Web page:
Suicides Are Markedly Increasing As Jobs Leave The U.S.

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Robert Donachie Capitol Hill and Health Care Reporter
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While companies moving headquarters overseas or across borders leaves some Americans out of work, recent research indicates that higher unemployment may be terminal for some.

Yale University economist Peter Schott, found that a 1 percentage point increase in unemployment correlated with an 11 percent increase in suicides.

Schott’s research examines the relationship between trade liberalization and unemployment, and how the unemployment rate affects rates of suicide and other causes of death. His research concludes that countries with higher exposure to trade, like the U.S., over time experience relative declines in manufacturing employment, as nations begin to trade more for goods they historically manufactured domestically.

The manufacturing industry is largely dominated by white men, leading the researchers to conclude that, “particularly among whites,” high exposure to trade “is associated with an increase in mortality due to suicide and related causes.” The scholars note that findings are consistent with group’s “relatively high unemployment in manufacturing.” Workers who have lost their job often turn to drugs and alcohol or are pushed to suicide, since they lack the community or familial resources to seek help, Schott explains.

While Schott and his colleague cannot prove a definitive link between job loss and suicide, they do contend that as jobs leave the U.S., suicides rise. In addition to correlations and anecdotal evidence, one physician may offer even greater insight into the possibility that job loss causes higher numbers of suicides.

Dr. Carlos Nordt, psychiatrist with the University of Zurich, examined the period from 2000 to 2011 across the globe, and found there had been an increase in the relative risk of suicide associated with unemployment of 20 to 30 percent. During that 11 year period, there were 233,000 suicides a year, of which around 45,000 could be attributed to unemployment. From 2007 to 2009, the period of the Great Recession, there was a 12 percent increase in suicides.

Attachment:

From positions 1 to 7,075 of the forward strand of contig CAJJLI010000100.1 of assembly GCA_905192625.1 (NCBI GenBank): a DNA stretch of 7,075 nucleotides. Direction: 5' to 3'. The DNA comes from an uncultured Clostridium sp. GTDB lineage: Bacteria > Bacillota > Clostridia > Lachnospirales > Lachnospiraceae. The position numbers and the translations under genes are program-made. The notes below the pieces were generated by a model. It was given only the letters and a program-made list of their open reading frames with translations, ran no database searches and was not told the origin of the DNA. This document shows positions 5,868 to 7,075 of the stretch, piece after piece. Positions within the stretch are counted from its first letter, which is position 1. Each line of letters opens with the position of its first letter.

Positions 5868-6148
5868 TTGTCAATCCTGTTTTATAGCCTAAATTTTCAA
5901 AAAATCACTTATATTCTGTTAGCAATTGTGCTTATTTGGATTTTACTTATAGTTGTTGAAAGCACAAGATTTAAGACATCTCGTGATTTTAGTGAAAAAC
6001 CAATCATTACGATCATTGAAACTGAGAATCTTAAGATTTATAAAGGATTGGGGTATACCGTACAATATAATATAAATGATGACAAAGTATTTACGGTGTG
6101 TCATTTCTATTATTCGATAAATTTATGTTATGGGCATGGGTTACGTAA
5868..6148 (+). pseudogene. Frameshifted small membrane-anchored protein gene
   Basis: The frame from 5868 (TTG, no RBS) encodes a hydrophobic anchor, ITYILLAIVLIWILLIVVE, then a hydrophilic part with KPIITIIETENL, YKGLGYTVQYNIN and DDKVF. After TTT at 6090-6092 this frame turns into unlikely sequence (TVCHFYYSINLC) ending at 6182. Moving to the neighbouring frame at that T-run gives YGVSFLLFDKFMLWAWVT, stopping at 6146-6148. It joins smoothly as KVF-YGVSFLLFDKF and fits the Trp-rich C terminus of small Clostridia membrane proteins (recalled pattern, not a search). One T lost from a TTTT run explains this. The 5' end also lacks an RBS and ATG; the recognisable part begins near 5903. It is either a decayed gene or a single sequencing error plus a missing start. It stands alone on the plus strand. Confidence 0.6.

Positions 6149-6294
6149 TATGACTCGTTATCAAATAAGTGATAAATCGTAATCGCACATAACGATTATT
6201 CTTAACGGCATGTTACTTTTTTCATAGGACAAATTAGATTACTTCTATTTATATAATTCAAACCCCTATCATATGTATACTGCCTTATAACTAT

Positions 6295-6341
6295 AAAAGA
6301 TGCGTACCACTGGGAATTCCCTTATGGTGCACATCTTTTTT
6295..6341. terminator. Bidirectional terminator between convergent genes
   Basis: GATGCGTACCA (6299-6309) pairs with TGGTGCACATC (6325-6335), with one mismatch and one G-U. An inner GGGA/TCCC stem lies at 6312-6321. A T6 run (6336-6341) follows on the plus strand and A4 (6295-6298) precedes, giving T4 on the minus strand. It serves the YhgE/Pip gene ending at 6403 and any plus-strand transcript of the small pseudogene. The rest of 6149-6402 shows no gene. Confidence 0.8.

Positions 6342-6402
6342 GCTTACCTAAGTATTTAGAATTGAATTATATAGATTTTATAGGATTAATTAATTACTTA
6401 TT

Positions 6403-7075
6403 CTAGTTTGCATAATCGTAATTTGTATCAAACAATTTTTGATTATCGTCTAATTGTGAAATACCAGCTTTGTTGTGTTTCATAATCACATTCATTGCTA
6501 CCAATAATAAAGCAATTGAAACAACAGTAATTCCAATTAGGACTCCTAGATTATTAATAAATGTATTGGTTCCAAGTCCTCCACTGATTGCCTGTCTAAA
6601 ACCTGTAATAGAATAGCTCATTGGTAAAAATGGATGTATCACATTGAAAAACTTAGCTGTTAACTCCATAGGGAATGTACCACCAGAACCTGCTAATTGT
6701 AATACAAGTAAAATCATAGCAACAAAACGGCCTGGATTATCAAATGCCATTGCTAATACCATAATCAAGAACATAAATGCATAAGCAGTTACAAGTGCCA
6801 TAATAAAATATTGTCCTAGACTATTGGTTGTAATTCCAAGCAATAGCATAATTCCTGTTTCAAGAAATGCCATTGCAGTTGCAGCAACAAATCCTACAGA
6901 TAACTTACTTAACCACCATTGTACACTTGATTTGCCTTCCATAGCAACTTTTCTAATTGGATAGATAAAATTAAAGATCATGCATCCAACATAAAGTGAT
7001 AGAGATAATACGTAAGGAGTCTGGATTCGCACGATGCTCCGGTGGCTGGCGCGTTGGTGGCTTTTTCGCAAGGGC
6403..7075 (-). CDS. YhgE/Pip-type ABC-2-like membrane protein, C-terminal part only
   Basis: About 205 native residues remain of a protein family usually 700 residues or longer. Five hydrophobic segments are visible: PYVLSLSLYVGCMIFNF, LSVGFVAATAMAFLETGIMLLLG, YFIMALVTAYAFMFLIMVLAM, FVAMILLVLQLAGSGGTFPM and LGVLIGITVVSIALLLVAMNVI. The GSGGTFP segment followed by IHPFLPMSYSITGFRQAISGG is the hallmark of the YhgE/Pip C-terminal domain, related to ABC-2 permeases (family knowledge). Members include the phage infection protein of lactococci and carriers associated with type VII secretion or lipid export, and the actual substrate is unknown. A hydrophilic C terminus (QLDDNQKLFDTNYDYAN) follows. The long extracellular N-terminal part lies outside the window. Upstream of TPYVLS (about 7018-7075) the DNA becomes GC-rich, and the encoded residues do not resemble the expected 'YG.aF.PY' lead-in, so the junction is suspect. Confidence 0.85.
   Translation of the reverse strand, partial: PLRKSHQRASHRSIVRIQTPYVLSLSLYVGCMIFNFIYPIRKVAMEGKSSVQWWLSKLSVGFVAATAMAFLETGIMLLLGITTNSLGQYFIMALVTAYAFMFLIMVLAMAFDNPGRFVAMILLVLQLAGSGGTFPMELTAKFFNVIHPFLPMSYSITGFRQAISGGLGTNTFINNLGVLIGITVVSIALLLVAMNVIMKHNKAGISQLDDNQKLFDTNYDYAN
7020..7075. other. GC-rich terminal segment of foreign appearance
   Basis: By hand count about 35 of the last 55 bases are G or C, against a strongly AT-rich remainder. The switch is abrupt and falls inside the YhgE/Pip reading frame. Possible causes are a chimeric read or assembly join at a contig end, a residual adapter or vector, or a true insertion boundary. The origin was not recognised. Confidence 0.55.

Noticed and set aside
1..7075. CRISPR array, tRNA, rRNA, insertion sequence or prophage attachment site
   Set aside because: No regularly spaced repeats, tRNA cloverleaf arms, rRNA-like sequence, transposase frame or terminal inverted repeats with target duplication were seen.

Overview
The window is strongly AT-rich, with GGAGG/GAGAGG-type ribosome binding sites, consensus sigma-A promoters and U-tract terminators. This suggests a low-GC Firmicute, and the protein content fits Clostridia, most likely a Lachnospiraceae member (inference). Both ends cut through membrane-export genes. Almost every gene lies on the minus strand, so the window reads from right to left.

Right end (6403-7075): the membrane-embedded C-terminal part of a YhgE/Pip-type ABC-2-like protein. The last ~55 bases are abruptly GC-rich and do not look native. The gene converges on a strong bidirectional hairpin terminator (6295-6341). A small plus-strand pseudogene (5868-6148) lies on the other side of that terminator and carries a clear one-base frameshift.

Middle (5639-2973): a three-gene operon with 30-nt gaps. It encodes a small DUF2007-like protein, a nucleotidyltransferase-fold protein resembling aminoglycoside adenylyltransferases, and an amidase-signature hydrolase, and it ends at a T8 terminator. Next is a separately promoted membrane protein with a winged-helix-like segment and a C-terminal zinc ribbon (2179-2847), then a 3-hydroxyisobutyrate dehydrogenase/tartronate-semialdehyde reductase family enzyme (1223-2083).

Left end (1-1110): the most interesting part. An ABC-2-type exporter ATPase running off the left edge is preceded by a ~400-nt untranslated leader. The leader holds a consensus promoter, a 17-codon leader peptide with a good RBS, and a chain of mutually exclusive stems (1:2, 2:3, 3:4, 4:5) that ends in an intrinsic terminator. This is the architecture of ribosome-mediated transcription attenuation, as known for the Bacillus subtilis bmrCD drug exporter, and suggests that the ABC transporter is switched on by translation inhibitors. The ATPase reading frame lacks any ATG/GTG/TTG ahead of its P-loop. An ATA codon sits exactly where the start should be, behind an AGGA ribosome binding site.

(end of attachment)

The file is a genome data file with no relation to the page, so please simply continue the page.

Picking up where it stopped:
Bristol County, Massachusetts is a microcosm of what the current research depicts. Manufacturing in the county used to employ nearly 25 percent of the workforce. Today, it employs just one-in-ten workers. The decline in employment opportunities is met with a rise in suicides across the county. Bristol’s suicide rate spiked from five per 100,000 people in 2001 to 12 in 2015 — which is three higher than the state-wide average of nine.

Not all is doom and gloom, say some residents. “We’re reinventing ourselves,” says Tom Hoye, mayor of the city of Taunton in Bristol County. “It’s tough to lift yourself out of the hole sometimes. But we’re much better off than we were 10 years ago.”

Rising outrage at the growing number of American firms outsourcing labor overseas and fears of immigrants displacing American workers helped fuel President-elect Donald Trump’s historic victory over former Secretary of State Hillary Clinton. The sentiment was felt and expressed more so in the industrial Midwest and South than anywhere else in the nation, areas that Trump won almost entirely.

To his credit, the president-elect champions many things that resonate with the concerns of those in the heart of America: economic growth, higher wages, less regulation, immigration reform, and, in general, an “America first” philosophy.

Trump pledges to impose trade restrictions on China, rip-up the Trans-Pacific Partnership, and largely deregulate many aspects of the U.S. economy, including the manufacturing industry.

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